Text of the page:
With shares trading near my purchase price of $79.79, it seemed like a good time to make a new “High-Yield Trade” with CVS Health (CVS).
I made the trade on Friday, and it involved selling one September 22, $80.00 call for $1.55 per share.
The previous call I sold expired worthless back in April so I’m simply selling another round of calls on those same shares to generate additional income.
There are likely two ways this new trade will work out — and they both spell at least double-digit annualized yields on my purchase price…
Scenario #1: CVS stays under $80.00 by September 22
If CVS stays under $80.00 by September 22 I’ll get to keep my 100 shares.
In the process, I’ll also have received $155 in covered call income ($1.55 x 100 shares).[hana-code-insert name=’adsense-article’ /]The covered call income — known as a “premium” in the options world — was collected instantly Friday.
It was deposited in the account where I made the trade, which is my 401k retirement account.
At the end of the day, if “Scenario 1″ plays out I’ll be looking at $149.35 in profit after commissions.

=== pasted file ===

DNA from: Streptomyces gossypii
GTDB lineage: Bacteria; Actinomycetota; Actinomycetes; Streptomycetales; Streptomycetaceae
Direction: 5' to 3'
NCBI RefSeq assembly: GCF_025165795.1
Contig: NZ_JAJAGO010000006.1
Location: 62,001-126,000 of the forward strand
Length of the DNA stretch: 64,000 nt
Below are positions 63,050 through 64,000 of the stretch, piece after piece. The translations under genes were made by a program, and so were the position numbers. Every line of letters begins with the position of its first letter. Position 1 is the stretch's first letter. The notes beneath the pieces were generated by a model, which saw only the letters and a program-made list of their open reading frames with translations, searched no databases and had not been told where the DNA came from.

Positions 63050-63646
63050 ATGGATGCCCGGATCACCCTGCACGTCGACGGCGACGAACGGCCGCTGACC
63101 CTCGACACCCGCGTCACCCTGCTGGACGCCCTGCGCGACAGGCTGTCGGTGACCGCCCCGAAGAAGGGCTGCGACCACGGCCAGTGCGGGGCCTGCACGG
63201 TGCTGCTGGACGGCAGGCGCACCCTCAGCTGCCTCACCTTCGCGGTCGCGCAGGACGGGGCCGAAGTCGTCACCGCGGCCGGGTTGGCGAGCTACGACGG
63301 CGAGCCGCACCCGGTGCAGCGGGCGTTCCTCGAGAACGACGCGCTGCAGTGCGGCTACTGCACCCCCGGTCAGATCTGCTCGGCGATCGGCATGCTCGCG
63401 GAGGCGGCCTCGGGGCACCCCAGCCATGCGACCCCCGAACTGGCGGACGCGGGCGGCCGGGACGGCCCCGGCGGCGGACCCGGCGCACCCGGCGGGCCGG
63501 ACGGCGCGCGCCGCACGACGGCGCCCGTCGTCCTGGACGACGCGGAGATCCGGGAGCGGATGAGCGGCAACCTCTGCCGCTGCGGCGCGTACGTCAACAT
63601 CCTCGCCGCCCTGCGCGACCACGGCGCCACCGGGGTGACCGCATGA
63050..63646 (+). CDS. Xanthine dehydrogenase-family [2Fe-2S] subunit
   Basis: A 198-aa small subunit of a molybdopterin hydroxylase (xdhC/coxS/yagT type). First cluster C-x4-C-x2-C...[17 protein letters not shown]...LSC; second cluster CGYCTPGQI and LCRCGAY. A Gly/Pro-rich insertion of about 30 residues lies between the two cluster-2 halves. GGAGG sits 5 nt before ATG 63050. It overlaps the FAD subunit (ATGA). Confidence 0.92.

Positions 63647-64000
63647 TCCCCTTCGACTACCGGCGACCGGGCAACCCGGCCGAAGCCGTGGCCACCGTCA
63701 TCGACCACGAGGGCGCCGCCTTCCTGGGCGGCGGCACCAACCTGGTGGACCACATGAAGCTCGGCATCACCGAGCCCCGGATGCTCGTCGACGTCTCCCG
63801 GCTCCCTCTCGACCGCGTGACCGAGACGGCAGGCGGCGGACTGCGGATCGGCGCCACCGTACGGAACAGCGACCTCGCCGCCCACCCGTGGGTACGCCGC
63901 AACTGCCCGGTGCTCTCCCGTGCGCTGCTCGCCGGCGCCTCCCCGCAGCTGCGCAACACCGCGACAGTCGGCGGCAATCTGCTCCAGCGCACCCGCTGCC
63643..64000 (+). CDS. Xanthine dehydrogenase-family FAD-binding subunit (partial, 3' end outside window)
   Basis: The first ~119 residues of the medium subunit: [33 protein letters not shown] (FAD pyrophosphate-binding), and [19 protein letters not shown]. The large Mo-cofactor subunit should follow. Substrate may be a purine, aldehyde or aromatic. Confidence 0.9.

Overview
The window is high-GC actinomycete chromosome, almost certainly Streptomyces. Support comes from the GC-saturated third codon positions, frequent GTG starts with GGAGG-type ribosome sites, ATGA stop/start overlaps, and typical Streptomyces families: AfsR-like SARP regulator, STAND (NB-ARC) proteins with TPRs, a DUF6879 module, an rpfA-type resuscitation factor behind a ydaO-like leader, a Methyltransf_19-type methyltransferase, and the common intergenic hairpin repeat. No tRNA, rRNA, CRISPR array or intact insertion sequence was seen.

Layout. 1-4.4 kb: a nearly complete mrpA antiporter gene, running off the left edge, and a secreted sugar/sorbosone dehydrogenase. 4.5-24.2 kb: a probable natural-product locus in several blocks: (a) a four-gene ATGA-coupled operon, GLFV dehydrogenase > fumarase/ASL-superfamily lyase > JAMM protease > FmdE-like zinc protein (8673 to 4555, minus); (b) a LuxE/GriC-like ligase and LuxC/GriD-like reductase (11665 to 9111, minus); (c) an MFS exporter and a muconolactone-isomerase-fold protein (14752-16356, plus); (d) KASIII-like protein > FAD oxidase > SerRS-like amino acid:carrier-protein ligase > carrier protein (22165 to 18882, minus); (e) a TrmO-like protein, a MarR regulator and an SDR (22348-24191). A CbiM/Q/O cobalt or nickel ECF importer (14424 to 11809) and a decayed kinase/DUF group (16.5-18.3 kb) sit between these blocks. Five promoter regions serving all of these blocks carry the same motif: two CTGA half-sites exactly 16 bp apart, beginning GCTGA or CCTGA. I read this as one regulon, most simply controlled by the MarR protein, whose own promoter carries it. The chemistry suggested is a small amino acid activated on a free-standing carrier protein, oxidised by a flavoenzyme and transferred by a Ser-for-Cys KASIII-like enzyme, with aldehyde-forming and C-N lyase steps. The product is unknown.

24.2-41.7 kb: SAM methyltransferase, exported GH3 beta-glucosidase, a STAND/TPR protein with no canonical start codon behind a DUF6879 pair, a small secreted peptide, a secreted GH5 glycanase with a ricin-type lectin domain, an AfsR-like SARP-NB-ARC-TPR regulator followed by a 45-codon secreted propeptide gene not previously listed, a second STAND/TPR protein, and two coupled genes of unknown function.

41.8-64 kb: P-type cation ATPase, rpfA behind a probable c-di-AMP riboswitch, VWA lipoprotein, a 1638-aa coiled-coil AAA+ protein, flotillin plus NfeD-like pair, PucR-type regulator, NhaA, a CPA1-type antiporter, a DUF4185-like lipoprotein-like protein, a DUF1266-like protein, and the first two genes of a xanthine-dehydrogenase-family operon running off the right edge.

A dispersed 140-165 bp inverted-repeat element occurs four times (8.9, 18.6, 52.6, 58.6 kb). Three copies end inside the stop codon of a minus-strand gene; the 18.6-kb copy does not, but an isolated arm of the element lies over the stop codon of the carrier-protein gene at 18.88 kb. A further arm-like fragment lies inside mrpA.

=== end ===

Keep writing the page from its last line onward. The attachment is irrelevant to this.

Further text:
On a percentage basis, I received an instant 1.9% yield for selling the covered call ($1.55 / $79.79).
When I subtract out the commissions I’m looking at a 1.9% yield in 42 days… which works out to a 16.3% annualized yield.
Scenario #2: CVS climbs over $80 by September 22
If CVS climbs over $80.00 by September 22 my 100 shares will get sold (“called away”) at $80.00 per share.
In “Scenario 2″ — like “Scenario 1″ — I get to keep the $155 in covered call income ($1.55 x 100 shares). I’ll also generate a $21.00 in capital gains ($0.21 X 100) because I bought at $79.79 and will be selling at $80.00.
In this scenario, after commissions I’ll be looking at a $165.40 profit.
From a percentage standpoint, this “High-Yield Trade” will deliver an instant 1.9% yield for selling the covered call ($1.55 / $79.79) and a 0.3% gain ($0.21 / $79.79).
After subtracting out the commissions, I’m looking at a 2.1% total return in 42 days.
That works out to an 18.0% annualized yield from CVS.
P.S. The reason I’ve gone public with many of my real-life, real-money “High-Yield Trades” is so you can see for yourself how entirely possible it is to boost your annualized yield on high-quality dividend growth stocks. Just keep in mind that these trades aren’t intended to be specific recommendations for you as an individual. Everyone has different financial situations, risk tolerance, goals, time frames, etc.[hana-code-insert name=’MMPress’ /]